Fake academic credentials do not differ much from fake hair or bosoms. Essentially, they are manifestations of our attempt to project an enhanced, yet false, image of ourselves.
The allegations against Axact, a self-professed leading IT firm, of running a global racket of diploma mills has re-opened the debate about fake academic credentials. In a recent expose, The New York Times offered a detailed account of a global network of websites, allegedly operated by Axact, of dubious universities that sold academic credentials. The buyers, presumably, would like to use fake credentials for economic (employment and promotion) and social (better wedding prospects) gains.
The important distinction to realise is that the society does not treat all fake assets the same.
For instance, using fake academic credentials may disqualify one from a public office, yet using fake-transplanted hair may improve one’s odds for the highest public office. Similarly, surgically enhanced physical endowments have been known to promote or salvage struggling careers of performing artists.
The real question to ponder is why we adore some fake assets while detest others.
Fake academic credentials are a serious challenge in Pakistan. Numerous legislators have been disqualified for filing fake credentials. A former Balochistan chief minister, when alerted to the issue, brazenly remarked that fake or otherwise, a degree was simply a degree!
Also read: 300 PIA employees sacked for fake degrees
Degrees of fakeness
The worst case of fake degrees involves forgery. Using a forged document to portray false academic credentials from a reputed institution you never attended is the worst kind of academic deceit, not to mention a criminal offense.
Then, there are other fake credentials whose use is certainly immoral, but does not necessarily constitute a crime.
Diploma mills essentially are dubious unaccredited academic institutions that issue academic credentials for a fee. For instance, some so-called universities will readily grant you a doctorate in lieu of your illustrious career for a hefty sum without any real academic work.
A TV celebrity and former federal minister in Pakistan have proudly displaced their diploma mill doctorates with great pride.
Also read: Fake degree scandal roils Pakistani politics
While most consumers of such fake credentials are knowledgeable of the dubious nature of the institutions and their offerings of unrecognised credentials, yet, some naïve individuals are duped by these institutions into believing in the veracity of the credentials. Again, selling credentials as authentic to those who may have thought otherwise is fraudulent.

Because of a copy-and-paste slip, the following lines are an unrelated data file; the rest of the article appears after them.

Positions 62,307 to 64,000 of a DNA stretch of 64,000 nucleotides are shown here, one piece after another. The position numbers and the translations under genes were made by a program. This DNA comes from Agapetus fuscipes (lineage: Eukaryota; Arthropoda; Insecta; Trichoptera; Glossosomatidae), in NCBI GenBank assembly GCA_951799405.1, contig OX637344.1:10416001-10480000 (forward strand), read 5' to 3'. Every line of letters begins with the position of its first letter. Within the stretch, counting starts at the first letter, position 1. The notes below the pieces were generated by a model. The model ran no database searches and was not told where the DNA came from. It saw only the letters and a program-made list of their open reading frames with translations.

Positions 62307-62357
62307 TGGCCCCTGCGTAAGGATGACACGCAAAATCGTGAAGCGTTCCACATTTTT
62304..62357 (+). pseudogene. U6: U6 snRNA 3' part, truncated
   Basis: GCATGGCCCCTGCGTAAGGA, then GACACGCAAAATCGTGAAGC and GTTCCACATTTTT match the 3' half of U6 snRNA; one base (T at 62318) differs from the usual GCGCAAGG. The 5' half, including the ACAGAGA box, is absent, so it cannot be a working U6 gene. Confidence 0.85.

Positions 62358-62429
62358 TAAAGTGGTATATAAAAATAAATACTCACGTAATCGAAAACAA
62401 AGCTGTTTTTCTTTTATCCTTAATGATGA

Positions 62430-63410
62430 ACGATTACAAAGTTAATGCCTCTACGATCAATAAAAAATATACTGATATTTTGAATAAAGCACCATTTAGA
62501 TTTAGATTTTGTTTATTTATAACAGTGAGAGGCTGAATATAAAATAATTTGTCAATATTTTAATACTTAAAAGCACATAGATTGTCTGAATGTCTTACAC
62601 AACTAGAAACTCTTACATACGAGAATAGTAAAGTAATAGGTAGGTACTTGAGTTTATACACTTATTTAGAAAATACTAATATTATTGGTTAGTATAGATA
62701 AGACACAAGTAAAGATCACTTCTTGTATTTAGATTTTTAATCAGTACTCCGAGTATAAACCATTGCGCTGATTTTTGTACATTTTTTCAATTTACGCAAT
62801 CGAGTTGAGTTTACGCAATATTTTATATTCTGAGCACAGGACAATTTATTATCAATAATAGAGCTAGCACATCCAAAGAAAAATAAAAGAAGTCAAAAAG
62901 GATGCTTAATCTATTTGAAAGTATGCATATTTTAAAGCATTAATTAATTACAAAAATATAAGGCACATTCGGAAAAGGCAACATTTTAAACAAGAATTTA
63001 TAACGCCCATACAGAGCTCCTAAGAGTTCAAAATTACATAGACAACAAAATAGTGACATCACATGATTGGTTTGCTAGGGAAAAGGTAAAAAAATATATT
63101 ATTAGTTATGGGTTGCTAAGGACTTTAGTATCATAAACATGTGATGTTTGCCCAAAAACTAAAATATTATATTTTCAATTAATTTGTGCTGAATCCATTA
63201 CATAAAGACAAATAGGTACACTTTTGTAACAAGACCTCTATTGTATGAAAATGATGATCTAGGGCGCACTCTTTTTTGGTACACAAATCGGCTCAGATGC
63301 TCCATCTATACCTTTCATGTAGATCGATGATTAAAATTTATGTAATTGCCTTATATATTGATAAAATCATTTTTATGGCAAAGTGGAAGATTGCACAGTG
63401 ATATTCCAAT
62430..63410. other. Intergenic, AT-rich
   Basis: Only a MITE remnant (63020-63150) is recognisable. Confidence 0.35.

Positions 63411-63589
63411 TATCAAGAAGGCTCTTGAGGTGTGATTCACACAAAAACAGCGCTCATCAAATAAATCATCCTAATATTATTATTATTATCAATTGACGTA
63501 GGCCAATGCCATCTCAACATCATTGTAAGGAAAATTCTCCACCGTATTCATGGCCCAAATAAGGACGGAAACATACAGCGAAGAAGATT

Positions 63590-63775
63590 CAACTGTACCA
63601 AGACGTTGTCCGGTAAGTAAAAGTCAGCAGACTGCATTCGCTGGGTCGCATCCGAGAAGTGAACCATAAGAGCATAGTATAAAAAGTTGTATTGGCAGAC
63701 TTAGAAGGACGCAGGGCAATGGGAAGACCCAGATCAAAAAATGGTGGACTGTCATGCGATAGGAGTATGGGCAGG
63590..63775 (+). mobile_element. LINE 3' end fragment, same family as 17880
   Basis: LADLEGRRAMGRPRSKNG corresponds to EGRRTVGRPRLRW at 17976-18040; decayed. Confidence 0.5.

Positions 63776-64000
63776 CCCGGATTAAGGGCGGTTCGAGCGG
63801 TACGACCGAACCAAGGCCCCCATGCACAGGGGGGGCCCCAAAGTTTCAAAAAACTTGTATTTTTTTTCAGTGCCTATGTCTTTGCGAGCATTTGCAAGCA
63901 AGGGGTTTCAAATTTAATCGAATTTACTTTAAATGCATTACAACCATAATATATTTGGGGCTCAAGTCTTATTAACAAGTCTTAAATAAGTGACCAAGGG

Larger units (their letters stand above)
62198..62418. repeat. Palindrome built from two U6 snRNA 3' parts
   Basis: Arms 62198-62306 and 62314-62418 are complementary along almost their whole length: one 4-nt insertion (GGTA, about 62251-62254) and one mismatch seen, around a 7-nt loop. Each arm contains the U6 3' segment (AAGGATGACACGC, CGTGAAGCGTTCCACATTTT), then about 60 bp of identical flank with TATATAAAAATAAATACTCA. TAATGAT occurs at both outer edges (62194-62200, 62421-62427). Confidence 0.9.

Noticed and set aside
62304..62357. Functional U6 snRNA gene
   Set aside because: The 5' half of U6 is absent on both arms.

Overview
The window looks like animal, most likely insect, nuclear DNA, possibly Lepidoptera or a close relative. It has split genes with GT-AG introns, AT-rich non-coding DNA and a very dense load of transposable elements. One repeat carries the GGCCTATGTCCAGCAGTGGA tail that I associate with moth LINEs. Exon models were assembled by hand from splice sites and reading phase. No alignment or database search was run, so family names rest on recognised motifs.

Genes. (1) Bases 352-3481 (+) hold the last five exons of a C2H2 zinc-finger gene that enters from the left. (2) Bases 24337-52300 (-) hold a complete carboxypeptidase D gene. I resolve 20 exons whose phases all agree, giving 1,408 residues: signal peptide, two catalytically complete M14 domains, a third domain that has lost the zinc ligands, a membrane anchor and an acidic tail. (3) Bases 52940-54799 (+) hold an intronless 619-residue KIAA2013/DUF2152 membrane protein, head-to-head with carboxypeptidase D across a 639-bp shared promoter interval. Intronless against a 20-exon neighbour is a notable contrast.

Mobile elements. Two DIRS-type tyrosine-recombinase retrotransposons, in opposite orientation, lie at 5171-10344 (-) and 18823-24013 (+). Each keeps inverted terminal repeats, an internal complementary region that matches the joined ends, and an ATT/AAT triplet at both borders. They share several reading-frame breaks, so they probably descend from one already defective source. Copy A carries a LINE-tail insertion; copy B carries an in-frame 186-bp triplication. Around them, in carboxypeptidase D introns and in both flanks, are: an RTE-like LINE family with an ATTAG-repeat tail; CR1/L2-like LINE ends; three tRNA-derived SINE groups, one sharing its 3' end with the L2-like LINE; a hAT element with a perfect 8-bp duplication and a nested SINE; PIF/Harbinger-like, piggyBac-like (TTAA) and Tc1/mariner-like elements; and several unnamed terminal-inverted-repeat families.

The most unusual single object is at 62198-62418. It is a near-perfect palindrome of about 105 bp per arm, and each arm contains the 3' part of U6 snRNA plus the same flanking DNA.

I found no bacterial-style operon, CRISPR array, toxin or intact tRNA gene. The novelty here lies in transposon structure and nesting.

Paying for unearned credentials is not necessarily a crime. In fact, paying a lot of money for unearned credentials is sometimes promoted by even renowned academic institutions.
A donation of several million dollars to a university most often qualifies one for consideration for a doctorate honris causa (honorary doctorate). Universities waive the degree requirements, such as matriculation, residency, passing of exams and the like for the recipients of honorary doctorates who have either pledged, or have already donated, millions to the university.
Honorary doctorates are usually awarded to distinguished individuals for their commitment and devotion to research and learning or in recognition of one’s pursuits for a better and more equitable world. Distinguished researchers, authors, human rights activists, and great thinkers have been the recipient of honorary doctorates.
If you cannot be all that but may be able to spare a few million dollars, you can join the league of global leaders and thinkers like Nelson Mandela, Mikhail Gorbachev, and Noam Chomsky.
Also read: Fake degree scandal worries HEC
Outside of academia, fake credentials and appearances are multibillion-dollar businesses.
Consider the makeup industry or high fashion for instance. Fake eyelashes, hair extensions, foundation creams and high-heel shoes are meant to make us look perkier and taller than we really are. Fake appearances, yet we willing spend billions to present a false image of ourselves.
Our unlimited desire to look pretty on paper and in the flesh has allowed the diploma mills, makeup manufacturers, and plastic surgeons to make billions.
If we were to be content with what we really are and are willing to work hard to earn the distinctions we desire, such rackets would never last.